If you have your heart set on a summer wedding, you are looking at the peak season for the $72 billion U.S. wedding industry’s feeding frenzy. Since 50% of all weddings in the U.S. take place during the five months of May through September and the caterers, tuxedo rentals, florists and photographers are all able to charge premium prices this time of year.But the competitive market can also work to your advantage.
If you aren’t willing to have an off-season event, there are still many ways to save if you get creative, negotiate shrewdly and plan ahead. And, if you are getting hitched this summer, you're already in the thick of it. Much of the planning is done and contracts have been signed. It may be too late to change the date or fire the caterers but there is still time to take advantage of some of our cost-cutting advice.
Of course, before you do anything, set a budget. According to TheWeddingReport.com, the average wedding in 2009 cost $19,580 (not including the engagement ring or the honeymoon). If that kind of expense is not within your means, you can still plan an elegant and memorable event that costs a fraction of the average — it all depends on how creative you're willing to get. If you want to remain mostly traditional, look for ideas on TheKnot.com. They challenge top wedding planners to budget a $10,000 wedding in cities all over the country. And if that figure is still too steep and you're willing to get a little DIY, you can cut that number in half and half again. Prioritize what is most important to you allocate your budget accordingly. Whatever you do, make a budget and stick to it.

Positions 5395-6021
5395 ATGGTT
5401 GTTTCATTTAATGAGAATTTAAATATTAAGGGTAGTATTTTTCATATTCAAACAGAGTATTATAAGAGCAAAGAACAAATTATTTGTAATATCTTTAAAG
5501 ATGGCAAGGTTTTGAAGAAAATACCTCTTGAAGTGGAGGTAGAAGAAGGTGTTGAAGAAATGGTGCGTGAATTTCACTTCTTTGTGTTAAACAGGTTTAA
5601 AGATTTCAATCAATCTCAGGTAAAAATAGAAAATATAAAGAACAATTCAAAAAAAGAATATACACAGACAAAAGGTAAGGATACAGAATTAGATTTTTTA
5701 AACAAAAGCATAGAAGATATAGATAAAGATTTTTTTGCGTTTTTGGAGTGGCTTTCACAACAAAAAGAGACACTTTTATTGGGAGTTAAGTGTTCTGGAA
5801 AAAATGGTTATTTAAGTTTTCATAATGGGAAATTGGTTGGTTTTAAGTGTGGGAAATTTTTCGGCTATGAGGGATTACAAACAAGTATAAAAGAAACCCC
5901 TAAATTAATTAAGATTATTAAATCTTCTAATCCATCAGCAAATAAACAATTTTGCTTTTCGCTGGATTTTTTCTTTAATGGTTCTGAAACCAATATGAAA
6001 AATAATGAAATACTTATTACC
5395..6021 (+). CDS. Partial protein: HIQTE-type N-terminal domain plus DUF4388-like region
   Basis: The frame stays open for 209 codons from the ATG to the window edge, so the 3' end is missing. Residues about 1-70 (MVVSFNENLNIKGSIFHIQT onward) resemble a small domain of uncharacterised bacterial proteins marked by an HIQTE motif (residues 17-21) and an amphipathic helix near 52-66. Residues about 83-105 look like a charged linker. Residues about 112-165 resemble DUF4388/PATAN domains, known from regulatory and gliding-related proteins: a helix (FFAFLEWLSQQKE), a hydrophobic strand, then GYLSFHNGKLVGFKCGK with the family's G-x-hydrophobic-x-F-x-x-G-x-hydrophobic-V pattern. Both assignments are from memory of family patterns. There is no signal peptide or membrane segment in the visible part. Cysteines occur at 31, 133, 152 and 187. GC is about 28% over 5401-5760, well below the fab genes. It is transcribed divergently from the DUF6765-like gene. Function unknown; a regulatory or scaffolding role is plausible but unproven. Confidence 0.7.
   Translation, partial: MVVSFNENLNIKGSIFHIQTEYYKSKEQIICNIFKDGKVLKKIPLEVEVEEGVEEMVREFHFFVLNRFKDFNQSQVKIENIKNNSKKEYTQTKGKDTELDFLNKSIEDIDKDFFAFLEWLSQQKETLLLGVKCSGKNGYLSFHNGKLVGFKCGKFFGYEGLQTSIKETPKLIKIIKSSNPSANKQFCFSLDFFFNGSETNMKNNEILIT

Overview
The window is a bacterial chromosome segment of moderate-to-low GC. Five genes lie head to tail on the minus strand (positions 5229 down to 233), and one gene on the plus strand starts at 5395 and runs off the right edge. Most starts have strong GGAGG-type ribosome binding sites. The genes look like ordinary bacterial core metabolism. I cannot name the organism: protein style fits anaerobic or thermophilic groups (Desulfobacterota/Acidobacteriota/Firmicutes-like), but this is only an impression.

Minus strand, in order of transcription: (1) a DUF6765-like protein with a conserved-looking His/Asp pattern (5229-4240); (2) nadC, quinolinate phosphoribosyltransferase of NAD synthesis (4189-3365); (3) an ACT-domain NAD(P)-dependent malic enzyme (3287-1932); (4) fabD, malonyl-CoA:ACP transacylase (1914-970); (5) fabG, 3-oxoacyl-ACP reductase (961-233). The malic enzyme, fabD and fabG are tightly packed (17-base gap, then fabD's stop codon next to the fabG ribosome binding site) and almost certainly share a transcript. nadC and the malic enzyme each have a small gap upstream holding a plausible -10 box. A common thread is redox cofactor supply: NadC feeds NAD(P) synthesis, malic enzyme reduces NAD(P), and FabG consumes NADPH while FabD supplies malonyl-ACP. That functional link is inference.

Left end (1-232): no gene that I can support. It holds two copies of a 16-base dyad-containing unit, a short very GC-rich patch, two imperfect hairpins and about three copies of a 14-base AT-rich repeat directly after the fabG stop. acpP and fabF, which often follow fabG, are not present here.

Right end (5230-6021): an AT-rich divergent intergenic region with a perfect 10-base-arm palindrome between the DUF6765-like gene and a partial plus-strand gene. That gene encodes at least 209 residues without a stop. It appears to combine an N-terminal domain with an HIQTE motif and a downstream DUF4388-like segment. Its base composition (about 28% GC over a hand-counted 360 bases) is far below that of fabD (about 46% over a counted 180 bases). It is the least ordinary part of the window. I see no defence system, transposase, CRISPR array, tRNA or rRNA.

The average U.S. guest list is 178 friends and family long. Shortening that list will be the first step in significant savings. Since food expenses, space needs and invitation costs increase the longer the guest list, the difference between inviting 200 people and 100 people will significantly effect your budget. Understandably, this gets complicated — you invite one friend from work, you need to invite them all. You invite the bride’s third cousin, you have to invite the groom’s 17 first cousins. But if you make the decision to keep it small and intimate, you’ll be able to get more bang for your buck and throw a much more lavish event for the people who really matter to you.